Staring Into Hurricane Ian’s Eye From Space

By Keith Cowing
Press Release
October 16, 2022
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Staring Into Hurricane Ian’s Eye From Space
Hurricane Ian’s Eye

As Hurricane Ian headed toward a third landfall, this time in South Carolina, NASA scientists were scrutinizing recent imagery of the storm and analyzing the forces that made it so catastrophic.

On September 28, the Landsat 8 satellite passed directly over Ian’s eye as the storm approached southwest Florida. The natural-color image above was acquired by the Operational Land Imager (OLI) at 11:57 a.m. local time (15:57 Universal Time), three hours before the storm made landfall in Caya Costa.

The eye of a hurricane is a circular zone of fair weather at the storm’s center. It is surrounded by a towering ring of extremely powerful thunderstorms called an eyewall, the part of the hurricane with the strongest winds. The swirling clouds along the edges of the eyewall are mesovortices—small-scale rotational features found in hurricanes with unusually strong winds.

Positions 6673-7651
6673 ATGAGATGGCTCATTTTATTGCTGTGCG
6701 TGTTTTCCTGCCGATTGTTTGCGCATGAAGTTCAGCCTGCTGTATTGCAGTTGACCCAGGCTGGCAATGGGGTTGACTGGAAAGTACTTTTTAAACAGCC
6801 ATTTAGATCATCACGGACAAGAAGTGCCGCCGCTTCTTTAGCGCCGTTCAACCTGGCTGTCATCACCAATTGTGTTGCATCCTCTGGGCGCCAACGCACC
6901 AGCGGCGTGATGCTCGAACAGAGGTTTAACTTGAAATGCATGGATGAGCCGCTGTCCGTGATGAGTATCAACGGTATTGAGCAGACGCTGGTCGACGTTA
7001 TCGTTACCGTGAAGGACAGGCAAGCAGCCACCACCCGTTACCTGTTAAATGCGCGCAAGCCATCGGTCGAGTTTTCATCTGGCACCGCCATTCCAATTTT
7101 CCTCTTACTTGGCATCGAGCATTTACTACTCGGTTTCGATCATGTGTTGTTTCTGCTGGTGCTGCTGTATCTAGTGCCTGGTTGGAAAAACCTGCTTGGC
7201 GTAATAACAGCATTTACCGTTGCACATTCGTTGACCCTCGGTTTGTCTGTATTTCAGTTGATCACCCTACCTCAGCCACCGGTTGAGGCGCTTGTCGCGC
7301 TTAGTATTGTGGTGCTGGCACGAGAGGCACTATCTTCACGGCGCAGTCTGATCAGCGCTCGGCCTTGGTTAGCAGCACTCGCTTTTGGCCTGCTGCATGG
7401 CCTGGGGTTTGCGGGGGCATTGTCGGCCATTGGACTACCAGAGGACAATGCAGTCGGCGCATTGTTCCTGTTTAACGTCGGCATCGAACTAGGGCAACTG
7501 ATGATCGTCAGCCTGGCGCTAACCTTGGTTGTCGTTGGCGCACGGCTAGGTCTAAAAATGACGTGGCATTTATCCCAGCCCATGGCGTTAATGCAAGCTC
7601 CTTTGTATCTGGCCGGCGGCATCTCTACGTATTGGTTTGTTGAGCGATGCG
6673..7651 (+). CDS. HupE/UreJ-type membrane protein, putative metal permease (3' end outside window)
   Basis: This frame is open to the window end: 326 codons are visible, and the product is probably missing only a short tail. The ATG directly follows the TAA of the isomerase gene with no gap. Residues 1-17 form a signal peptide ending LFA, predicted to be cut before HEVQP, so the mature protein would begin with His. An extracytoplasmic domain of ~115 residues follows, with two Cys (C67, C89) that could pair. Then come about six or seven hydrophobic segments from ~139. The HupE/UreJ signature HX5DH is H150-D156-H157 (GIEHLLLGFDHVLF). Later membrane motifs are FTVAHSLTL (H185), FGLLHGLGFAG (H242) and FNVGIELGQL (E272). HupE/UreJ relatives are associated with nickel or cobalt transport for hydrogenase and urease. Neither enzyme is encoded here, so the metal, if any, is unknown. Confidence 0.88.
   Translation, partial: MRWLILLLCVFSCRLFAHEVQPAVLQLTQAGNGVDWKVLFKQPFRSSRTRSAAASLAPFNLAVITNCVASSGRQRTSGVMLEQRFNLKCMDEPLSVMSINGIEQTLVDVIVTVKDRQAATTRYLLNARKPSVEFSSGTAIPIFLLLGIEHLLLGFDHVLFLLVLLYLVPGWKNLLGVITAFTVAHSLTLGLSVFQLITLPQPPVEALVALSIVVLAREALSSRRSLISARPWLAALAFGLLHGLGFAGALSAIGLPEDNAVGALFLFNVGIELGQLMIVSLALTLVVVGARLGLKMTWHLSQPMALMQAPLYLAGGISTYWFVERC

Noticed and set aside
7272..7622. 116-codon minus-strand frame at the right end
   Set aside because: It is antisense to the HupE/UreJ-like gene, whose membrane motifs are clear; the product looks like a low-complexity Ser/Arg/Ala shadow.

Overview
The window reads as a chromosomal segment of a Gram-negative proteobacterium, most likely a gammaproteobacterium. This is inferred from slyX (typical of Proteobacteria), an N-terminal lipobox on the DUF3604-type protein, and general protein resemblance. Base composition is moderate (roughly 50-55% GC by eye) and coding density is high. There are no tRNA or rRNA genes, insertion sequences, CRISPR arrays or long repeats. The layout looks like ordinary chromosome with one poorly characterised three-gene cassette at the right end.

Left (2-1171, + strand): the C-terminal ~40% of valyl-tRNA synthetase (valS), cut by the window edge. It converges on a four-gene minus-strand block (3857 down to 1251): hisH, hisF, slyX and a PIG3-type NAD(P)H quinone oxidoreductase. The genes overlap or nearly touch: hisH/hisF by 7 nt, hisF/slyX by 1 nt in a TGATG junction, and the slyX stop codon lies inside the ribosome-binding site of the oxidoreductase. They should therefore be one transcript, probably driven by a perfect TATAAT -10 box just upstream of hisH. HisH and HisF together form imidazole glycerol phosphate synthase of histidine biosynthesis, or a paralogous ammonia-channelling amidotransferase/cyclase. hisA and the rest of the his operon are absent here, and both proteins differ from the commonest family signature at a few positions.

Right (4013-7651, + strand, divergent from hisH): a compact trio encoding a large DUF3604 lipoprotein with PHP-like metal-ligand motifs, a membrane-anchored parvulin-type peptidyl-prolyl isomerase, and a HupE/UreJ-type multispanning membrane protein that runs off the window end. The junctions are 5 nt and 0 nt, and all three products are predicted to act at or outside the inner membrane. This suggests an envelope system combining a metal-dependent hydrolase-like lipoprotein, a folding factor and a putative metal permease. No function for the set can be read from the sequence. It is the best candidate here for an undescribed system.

When Ian’s eyewall crashed into Florida, its maximum sustained winds were 150 miles (240 kilometers) per hour, according to the National Hurricane Center. That is the equivalent of a category 4 storm on the Saffir-Simpson wind scale and fast enough to tear the roofs off homes and snap power lines.

“Those breathtaking low-level cloud swirls in Ian’s eye might provide clues into some important processes that affect a hurricane’s intensity,” said Justin Whitaker, a researcher with NASA’s Short-term Prediction Research and Transition Center (SPoRT). The SPoRT team, based at Marshall Space Flight Center, focuses on improving weather forecasts using NASA data. “At SPoRT, we’re studying how these inner-core asymmetries can affect a hurricane’s structure, its potential to intensify, and whether lightning will occur within the storm’s eyewall.”

More imagery

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